Whenever I would want to convert anyone to the glorious music of Akron/Family, I would play the second track from Love is Simple, “Ed is a Portal.” If the tribal feel of the chanting and the drums weren’t enough to win over my prey, it was undoubtedly the variance between the sweet and whispery refrains clashing with the shouted passages, while the natural and pastoral settings collide with the modern day trappings such as electronics and alarms. Akron/Family, on Love is Simple, have managed to combine the endearing sweetness of Brian Wilson and the Beatles with a newfangled freak folk aesthetic. This epic almost intro to Love is Simple is an ever changing thrill ride, going from style to style with more starts and stops than a track meet, yet far more exciting. – Terrance Terich

Radiohead – “Nude”

A sexual bait-and-switch, the lyric “don’t get any big ideas/…you’ll go to hell for what your dirty mind is thinking” free-floated for years in Radiohead lore. But the transition of “Nude” from languishing artifact to the best song on In Rainbows belongs to the fastidious Thom Yorke and his obsession with the perfect vocal (“I never liked the way I sung it,” he said recently). In Rainbows contains the most gorgeously-superimposed singing of Yorke’s career and “Nude” is the first such scenario, hanging the vocal like a chandelier, trembling from a distant collision. There are (miniature) fake plastic trees all over “Nude” but where the older piece was more like sculpture, “Nude” is unrelentingly painted, a sweep of erudite color and mannerism. Yorke has written several John Cheever-like morality pieces over the years and “Nude” joins “Black Star” and “True Love Waits” as the best of the lot. – Anthony Strain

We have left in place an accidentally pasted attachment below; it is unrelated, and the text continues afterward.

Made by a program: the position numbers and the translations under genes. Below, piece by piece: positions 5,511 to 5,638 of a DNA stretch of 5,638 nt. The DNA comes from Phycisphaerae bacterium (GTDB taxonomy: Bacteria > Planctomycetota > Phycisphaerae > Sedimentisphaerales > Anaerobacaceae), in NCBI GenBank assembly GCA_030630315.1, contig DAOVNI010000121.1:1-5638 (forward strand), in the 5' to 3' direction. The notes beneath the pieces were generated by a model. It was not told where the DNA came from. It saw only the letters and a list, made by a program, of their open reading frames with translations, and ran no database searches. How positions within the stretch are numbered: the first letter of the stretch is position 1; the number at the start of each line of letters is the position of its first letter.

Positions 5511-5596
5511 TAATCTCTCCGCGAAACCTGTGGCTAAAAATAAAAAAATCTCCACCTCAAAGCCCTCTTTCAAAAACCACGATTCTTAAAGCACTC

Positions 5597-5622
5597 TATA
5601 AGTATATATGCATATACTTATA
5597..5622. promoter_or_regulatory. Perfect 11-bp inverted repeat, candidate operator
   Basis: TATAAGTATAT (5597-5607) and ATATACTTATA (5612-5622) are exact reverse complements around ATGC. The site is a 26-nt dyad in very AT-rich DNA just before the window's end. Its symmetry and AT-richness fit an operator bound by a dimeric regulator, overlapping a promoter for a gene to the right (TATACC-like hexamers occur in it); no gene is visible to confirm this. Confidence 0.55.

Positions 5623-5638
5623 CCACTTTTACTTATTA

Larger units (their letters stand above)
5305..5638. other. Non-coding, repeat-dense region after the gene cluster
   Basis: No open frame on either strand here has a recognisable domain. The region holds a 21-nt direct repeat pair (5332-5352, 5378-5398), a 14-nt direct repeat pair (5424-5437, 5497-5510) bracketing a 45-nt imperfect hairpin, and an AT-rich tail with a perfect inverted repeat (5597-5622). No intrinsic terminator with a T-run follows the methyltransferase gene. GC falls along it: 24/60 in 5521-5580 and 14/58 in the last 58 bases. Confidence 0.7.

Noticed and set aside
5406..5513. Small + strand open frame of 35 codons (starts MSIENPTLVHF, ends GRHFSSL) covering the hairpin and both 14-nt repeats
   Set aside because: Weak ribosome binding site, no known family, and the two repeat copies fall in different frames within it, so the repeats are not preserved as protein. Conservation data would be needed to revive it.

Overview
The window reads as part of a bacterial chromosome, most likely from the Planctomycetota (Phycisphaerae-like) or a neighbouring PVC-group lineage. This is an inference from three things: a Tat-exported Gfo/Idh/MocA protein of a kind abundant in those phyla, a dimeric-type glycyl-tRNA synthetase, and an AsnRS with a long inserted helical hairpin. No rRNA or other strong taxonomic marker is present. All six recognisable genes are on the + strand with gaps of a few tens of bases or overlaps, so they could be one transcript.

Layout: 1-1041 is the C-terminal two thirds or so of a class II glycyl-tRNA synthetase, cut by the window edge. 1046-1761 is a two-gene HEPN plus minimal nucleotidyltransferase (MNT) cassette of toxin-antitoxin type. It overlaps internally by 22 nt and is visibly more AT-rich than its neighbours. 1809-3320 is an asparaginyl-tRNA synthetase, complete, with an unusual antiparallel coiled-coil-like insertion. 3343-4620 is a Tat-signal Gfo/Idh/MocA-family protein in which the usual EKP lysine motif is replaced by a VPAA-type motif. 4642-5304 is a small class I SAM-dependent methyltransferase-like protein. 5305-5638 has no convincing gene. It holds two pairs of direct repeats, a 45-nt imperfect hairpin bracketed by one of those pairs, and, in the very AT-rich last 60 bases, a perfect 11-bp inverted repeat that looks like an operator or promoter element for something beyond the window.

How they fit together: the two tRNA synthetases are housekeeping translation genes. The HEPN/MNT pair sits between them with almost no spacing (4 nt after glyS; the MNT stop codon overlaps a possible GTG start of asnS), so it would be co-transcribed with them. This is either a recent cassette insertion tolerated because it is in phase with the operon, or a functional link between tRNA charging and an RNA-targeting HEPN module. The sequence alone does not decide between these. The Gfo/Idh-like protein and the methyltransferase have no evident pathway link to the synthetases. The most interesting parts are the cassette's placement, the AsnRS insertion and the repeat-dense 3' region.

Spoon – “You Got Yr Cherry Bomb”